The editors state, “We feel that we cannot repeat too often our basic conviction that there are no rules that fit across the board of storytelling; there are only models with which to think.” (130) Ten essayists have provided feasible and carefully articulated models; it will be to our advantage to share them and discuss them with others as we practice the “aesthetics and ethics of storytelling (14)

In a movement that is only two decades old, the ten essays found in Who Says? are educating, inspiring and challenging. To those of us who look at storytelling as not just a tool for education or a form of entertainment but, what’s more, as an integral part of our own culture and an answer to the plight of our present state of less and less personal communication, this book is a real treasure. Who Says? touches the very fibre of our modern storytelling society and gives us what we all seek: real answers in an unreal world.

“Who Says? The Storyteller as Narrator” Carol Birch states that it “requires tremendous intention, intelligence, integrity and imagination to speak words from printed sources with fresh spontaneity and with absolute conviction, making fictitious events and people seem real…” (109-110) She maintains that “storytellers have to give up trying to be someone else or trying to be invisible altogether…” (128) This essay should be required reading for all would-be and even established storytellers.

Essays in Who Says?

“Two Traditions”

Melissa Heckler speaks eloquently, eruditely and passionately as she explores the history and development of the “oral” and “literary” (printed) traditions in terms of storytelling and their impact on contemporary storytelling. Authorship, ownership and value systems in terms of taking from and giving back to a culture are addressed.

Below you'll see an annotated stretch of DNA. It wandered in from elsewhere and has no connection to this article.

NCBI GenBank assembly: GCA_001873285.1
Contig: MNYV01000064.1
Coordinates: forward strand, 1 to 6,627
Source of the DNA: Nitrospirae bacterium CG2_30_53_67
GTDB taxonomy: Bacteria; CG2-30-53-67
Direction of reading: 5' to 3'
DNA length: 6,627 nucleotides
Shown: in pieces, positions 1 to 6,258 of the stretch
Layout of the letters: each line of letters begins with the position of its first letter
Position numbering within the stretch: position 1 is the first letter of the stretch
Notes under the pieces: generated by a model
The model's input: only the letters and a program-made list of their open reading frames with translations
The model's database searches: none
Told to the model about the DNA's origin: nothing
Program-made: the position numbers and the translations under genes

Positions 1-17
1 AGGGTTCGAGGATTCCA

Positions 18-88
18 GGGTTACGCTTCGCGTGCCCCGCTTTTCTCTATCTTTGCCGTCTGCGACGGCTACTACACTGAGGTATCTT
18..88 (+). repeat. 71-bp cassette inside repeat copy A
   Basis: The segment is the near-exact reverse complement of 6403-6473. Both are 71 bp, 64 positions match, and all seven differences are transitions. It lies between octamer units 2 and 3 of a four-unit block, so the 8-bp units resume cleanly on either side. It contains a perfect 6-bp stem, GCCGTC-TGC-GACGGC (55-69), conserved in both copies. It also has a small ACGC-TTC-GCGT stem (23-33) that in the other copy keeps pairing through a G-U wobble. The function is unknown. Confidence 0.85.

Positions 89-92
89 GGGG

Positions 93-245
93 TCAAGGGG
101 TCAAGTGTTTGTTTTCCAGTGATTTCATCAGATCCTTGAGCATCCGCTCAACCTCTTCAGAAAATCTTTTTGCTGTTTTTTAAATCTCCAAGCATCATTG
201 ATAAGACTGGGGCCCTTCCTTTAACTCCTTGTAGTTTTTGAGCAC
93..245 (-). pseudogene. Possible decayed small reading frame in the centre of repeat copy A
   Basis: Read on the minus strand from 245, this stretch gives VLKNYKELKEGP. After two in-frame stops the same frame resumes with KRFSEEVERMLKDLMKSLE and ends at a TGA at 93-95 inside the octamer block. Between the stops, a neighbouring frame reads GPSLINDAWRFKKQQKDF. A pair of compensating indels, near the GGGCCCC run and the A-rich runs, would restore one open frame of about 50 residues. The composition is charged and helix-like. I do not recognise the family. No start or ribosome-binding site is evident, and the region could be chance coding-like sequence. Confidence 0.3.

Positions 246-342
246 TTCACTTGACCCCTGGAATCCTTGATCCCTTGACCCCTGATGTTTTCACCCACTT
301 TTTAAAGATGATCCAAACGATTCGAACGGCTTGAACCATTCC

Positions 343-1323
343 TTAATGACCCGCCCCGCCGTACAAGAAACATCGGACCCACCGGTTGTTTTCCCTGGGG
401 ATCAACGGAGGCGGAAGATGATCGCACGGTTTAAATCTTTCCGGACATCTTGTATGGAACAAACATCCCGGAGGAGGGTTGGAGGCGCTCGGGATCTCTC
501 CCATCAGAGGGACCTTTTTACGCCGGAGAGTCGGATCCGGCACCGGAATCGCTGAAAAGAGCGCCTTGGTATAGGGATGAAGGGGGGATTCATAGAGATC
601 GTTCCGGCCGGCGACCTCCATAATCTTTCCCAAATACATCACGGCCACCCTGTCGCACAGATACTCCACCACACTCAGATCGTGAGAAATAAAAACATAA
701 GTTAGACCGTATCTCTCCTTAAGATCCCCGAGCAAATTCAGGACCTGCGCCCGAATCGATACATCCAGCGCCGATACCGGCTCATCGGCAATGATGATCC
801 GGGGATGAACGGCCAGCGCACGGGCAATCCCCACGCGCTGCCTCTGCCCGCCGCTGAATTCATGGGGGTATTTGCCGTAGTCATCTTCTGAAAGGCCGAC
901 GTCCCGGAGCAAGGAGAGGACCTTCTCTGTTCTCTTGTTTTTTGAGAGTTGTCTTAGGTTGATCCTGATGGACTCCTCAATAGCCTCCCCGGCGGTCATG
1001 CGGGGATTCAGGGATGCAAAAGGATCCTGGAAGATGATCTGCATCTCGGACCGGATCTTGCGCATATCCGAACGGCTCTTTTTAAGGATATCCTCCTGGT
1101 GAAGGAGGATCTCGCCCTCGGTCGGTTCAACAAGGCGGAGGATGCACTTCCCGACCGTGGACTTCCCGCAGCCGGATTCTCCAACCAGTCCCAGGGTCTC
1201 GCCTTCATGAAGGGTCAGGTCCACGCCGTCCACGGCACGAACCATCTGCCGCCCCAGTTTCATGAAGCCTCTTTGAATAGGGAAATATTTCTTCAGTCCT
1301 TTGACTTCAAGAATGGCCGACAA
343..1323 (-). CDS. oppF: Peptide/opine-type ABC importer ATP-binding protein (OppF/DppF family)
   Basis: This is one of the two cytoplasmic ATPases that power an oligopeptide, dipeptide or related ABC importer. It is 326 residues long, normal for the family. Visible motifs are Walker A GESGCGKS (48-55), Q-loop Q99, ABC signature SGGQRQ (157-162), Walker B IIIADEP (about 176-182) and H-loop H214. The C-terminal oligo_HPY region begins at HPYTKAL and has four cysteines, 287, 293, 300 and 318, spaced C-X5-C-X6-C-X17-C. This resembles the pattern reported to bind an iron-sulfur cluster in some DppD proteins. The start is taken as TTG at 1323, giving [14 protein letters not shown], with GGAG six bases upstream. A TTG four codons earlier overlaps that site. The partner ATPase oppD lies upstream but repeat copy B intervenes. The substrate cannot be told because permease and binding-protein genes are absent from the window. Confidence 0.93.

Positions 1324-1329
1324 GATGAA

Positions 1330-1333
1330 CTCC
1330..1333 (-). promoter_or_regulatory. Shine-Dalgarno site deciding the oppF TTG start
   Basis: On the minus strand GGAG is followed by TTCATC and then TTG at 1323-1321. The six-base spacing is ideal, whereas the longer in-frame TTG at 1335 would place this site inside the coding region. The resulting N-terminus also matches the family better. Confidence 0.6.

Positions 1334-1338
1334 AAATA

“The Icebergs of Folktale: Misconceptions, Misuse, Abuse”

Barre Toelken speaks from an impressive knowledge base and an ever-present reverence and respect for different cultures… [He] makes it absolutely clear that we should refrain from”exploitation, entitlement, cultural arrogance and misrepresentation of cultural detail…” (60) when we tell stories from other cultures. He raises our level of awareness and provides well-documented and digestible food for thought!

“Jewish Models : Adapting Folktales for Telling Aloud”

To understand Jewish models in adapting folktales for telling aloud, Peninnah Schram… gives an example of a “transformed” tale from her childhood and also makes excellent suggestions, with examples, showing how words or phrases in the original language add to the flavor of a tale, how “long convoluted sentences” can be condenses for the listener (as opposed to the reader), how lengthy descriptions can be replaced by mainly nonverbal devices and how archaic language can be translated into more familiar terms.

“The Continuing Circle: Native American Storytelling, Past and Present”